From experience, two half days would be easier on your DD than one full day. Not always possible, obviously, but in hindsight I wish I'd done it that way.

PurpleCrazyHorse Fri 23-Jan-15 11:02:52

Yes, stop telling them things. This worked with MIL. I vented about things to her and then I got her advice back, some of it useful, some of it I took as a personal slight on my (and DH's) parenting choices. I just stopped telling her the bad bits, always said everything was fine. Basically I realised I was asking for her comments/advice by telling her our 'problems'.

DD is now 5yo and I'm still a little cautious about what I share, but on the whole, I take it better now or just ignore. PIL are lovely though, just had different ideas about doing things and MIL wasn't able to BF so it kinda came out with me (produced first GC and BF), I think MIL found that hard and wanted to push FF because she'd had to give up BFing.

bethatasitmay Fri 23-Jan-15 11:26:27

Thanks everyone - looks like some of what they're doing is typical grandparent stuff so maybe I'm being over sensitive.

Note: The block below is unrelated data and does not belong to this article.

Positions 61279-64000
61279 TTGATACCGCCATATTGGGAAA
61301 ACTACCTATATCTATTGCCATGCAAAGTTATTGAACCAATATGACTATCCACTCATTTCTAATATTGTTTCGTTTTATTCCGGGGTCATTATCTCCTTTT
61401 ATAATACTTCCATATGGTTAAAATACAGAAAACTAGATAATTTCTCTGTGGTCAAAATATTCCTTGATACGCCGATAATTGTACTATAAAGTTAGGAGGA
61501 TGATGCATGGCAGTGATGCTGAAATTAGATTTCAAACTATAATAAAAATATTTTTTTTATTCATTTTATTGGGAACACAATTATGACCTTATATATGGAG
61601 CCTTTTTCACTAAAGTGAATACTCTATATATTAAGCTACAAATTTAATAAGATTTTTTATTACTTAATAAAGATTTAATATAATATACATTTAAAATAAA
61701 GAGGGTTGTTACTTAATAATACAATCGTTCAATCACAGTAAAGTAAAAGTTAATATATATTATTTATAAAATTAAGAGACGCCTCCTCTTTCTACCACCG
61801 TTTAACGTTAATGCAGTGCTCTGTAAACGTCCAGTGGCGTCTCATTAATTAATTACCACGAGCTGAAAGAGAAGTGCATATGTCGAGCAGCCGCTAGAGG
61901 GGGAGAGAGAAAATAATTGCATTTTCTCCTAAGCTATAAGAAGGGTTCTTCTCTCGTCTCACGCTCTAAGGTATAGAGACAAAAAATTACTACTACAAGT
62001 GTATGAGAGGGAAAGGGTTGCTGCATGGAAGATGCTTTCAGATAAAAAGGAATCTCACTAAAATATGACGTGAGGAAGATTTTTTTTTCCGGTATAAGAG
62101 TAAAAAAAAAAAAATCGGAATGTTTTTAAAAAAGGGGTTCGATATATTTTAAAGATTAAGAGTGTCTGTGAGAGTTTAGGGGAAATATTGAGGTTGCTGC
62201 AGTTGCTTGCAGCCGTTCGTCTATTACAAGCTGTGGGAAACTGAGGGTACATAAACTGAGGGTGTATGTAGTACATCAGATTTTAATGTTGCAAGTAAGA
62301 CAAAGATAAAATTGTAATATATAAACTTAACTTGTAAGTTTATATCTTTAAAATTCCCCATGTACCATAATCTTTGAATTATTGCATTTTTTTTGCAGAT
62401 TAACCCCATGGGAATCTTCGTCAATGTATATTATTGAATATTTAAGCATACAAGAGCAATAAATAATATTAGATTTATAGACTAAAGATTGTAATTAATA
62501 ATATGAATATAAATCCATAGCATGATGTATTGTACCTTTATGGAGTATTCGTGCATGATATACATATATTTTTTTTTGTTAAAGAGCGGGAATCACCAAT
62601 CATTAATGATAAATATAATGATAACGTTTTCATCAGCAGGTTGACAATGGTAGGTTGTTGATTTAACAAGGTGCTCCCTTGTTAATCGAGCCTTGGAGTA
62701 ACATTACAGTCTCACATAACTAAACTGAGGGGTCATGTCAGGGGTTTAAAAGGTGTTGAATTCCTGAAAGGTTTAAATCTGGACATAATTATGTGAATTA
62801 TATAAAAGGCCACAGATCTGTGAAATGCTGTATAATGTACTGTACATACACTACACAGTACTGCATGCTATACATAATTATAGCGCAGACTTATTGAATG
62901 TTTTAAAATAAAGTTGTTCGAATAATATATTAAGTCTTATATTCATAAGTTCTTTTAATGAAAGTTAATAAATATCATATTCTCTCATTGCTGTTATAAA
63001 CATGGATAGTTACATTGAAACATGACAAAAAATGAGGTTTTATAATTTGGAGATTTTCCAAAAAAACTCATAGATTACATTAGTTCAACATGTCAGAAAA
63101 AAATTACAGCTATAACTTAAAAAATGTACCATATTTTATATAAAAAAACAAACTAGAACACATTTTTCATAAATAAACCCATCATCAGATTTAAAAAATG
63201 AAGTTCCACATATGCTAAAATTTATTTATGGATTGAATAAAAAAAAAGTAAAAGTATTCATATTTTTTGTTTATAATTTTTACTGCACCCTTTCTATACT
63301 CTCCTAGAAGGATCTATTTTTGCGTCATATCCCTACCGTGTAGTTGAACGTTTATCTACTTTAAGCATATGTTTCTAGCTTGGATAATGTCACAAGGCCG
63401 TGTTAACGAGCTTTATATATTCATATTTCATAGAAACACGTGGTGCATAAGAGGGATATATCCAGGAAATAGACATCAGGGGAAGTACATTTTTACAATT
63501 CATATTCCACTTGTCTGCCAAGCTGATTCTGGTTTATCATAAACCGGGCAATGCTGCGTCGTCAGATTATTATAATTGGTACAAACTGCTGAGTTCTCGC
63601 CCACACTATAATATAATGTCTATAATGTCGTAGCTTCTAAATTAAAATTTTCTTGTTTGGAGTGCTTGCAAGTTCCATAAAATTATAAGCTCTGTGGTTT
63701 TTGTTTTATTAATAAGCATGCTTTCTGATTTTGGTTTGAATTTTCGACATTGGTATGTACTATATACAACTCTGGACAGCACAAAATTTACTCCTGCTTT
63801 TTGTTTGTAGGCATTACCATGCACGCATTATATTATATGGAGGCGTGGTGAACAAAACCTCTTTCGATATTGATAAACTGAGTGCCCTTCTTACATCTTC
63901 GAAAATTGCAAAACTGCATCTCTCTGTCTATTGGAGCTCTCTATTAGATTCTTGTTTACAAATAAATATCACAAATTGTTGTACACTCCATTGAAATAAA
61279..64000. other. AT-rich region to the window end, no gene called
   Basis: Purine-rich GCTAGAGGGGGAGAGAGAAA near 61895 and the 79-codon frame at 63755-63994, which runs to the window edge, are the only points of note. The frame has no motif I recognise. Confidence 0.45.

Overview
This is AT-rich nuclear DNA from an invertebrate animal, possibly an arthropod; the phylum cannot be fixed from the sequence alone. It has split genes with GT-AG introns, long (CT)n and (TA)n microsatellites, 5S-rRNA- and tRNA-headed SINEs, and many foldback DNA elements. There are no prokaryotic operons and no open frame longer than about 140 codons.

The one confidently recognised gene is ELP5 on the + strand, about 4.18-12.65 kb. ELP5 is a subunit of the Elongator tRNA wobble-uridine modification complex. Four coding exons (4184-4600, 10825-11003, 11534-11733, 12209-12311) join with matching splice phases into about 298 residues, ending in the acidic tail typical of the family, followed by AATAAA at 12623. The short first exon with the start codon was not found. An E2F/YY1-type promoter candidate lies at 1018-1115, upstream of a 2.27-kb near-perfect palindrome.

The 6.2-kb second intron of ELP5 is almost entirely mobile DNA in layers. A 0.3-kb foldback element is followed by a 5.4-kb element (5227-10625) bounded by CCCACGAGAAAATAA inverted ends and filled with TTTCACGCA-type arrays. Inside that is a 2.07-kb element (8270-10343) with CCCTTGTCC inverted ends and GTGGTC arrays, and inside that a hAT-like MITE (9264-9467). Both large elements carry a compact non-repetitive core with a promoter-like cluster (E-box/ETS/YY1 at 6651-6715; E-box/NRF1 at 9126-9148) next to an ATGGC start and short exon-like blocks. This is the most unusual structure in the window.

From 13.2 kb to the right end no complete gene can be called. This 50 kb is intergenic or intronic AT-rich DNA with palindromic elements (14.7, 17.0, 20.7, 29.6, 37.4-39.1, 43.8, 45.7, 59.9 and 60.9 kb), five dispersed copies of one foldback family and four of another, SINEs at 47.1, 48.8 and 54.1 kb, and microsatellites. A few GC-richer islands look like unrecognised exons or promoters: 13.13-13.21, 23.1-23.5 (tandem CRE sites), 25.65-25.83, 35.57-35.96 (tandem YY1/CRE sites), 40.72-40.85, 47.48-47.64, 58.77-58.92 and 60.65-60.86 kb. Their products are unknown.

Unfortunately the one day a week at nursery is out of necessity (I could only go down to a three day work week and so could DH, and neither of our workplaces do half days). So if we wanted to increase nursery days I guess one of us would have to work more days? It seemed to me like having her parents around for more days made more sense than having her in childcare?

To clarify, they're not asking me to leave DH. They were very opposed to us getting married at first, and that caused a big rift in our relationship, but have since come around (it was a long time ago) and now really do love him. They just seem to trivialise the fact that he would have to spend years and a lot of money trying to get residency, a new job paying next to nothing etc., basically saying: "well you can come and he can follow" like it's not a big deal. It comes from a good (?) place but it just seems inherently quite selfish to me. He wouldn't be able to go over/work straightaway. We'd essentially be homeless and jobless and in debt, and potentially violating some immigration laws. wink